The Camas Prairie
A rich past and an uncertain future
Photography: Heather King and Nancy Farese
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A Unique Prairie Paradise
The Camas Prairie is situated about 20 miles southwest of the Wood River Valley. Like the Stanley Basin and Silver Creek, it is our neighbor. Perhaps more than we recognize, our neighbors are vital to us. We share geography, resources and heritage. We affect and define each other. The vast openness of the Camas separates us from Boise’s sprawl, making us a remote “destination resort.” The camas’ rich pioneering and mining history is integrally entwined with that of the Wood River Valley, and is more palpable because time has not yet erased its traces.
Yet the prairie is a neighbor that many Valley residents do not know well. Its trails and fishing holes are not mentioned in most of our recreational guides. Few have skied Soldier Mountain’s back bowls. Most Wood River residents know the Camas by the view out their windows as they speed to Boise. Highway 20, from the blinking light to Mountain Home, runs directly through it. It is a scenic drive—cathartic in the way fast roads through wide spaces can be. Yet, with a little detouring, and a greater appreciation for the area, it can also be a very rooting journey.
From Left to Right: John Henry cups a camus bulb he recently liberated from the earth in the Centennial Marsh. At 90, Lena Rice is a testament to the fortitude of the people of the Camas Prairie. David Hanks, mayor of Fairfield, president of High Country Fusion, is the county’s largest private employer.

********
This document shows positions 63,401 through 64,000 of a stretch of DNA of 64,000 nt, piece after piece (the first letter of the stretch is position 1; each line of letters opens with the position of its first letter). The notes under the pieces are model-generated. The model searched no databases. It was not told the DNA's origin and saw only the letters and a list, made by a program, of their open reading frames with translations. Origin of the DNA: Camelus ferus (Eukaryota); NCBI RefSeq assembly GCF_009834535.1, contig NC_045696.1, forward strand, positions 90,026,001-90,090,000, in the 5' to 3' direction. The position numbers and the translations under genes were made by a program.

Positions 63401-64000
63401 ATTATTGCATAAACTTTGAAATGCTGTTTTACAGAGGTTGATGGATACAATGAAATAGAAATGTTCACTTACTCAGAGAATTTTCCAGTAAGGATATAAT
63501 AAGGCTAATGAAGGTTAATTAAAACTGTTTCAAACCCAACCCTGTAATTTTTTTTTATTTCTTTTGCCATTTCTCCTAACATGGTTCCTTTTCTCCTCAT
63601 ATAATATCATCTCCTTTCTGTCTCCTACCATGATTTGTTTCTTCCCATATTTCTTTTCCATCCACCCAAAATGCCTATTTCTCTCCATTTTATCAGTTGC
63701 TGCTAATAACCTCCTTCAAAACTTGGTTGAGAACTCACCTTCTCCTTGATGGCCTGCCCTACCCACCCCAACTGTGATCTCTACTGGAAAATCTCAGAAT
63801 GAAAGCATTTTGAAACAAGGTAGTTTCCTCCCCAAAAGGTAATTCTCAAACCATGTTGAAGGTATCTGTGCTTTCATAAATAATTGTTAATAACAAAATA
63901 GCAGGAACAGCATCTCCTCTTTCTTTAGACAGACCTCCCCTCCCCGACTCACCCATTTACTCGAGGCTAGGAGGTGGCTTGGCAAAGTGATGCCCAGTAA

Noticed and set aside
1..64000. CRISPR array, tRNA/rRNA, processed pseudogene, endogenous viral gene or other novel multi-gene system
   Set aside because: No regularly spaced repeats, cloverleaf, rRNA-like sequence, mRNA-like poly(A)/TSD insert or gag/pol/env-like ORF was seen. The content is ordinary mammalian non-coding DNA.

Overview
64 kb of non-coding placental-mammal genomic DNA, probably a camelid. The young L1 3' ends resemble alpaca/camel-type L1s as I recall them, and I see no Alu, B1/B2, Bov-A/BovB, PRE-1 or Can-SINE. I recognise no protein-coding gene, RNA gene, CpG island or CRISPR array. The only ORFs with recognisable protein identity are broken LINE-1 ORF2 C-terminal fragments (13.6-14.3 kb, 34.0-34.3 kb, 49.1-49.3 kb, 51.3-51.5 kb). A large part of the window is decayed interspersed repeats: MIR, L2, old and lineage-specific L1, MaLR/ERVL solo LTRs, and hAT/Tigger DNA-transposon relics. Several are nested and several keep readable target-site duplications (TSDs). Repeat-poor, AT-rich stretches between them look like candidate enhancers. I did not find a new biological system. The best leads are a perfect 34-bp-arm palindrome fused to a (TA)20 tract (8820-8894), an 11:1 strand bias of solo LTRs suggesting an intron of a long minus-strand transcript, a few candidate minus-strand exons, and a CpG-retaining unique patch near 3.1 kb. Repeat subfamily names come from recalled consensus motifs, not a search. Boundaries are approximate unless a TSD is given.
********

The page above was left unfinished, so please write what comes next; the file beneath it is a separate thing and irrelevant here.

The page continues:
The Camas Prairie is a high-desert plateau with an average elevation of 5,000 feet. It extends approximately 50 miles east to west and 12.5 miles across. Its more than 350,000 acres are fairly flat. The annual rainfall is less than half that of the mountains to its north, 15.7 inches, and most of that falls as snow. Yet, water has been more plentiful than it appears. A vast underground aquifer, fed by mountain runoff, provided a natural artesian watering system to the first farms. Nine creeks channel the drainage. Seven of these creeks flow out of the mountains from the north, and two additional creeks run from the south into the central Camas Creek and Magic Reservoir. This broad green prairie snuggles up cozily to the southern protrusion of the mighty Sawtooths, the Soldier Mountain Range. On the map, it is the verdant “moustache” that sits above the Snake River. As the Indians and settlers came upon it, lush with grasses and camas, and populated by antelope, grouse, sage hens, prairie chickens and waterfowl, they came upon a veritable Eden.
A Rich & Colorful Heritage
The history unfolds in waves of discovery. So abundant and accessible was the prairie that it attracted early hunters and gatherers from far reaches of the country. According to one local student of Camas history, tools made of basalt and materials specific to the area have been found as far off as Florida. The Indians enjoyed the solace of their summer campground for years before the influx of trappers, immigrants, miners, stockmen, farmers, and lumberjacks. Hudson Bay Company trappers camped in the area en route to pursuing beaver in the Big Wood and Little Wood rivers. In 1862, Tim Goodale opened a detour off the Oregon Trail. His route traveled directly through the prairie: westward along the foothills of Soldier Mountain, down through the distinctive “signage” of the Castle Rock and rejoining the main trail at Rattlesnake Junction, just east of what today is Mountain Home. Highway 20 roughly parallels Goodale’s Trail, and vestiges of his original road can be seen along Baseline Road.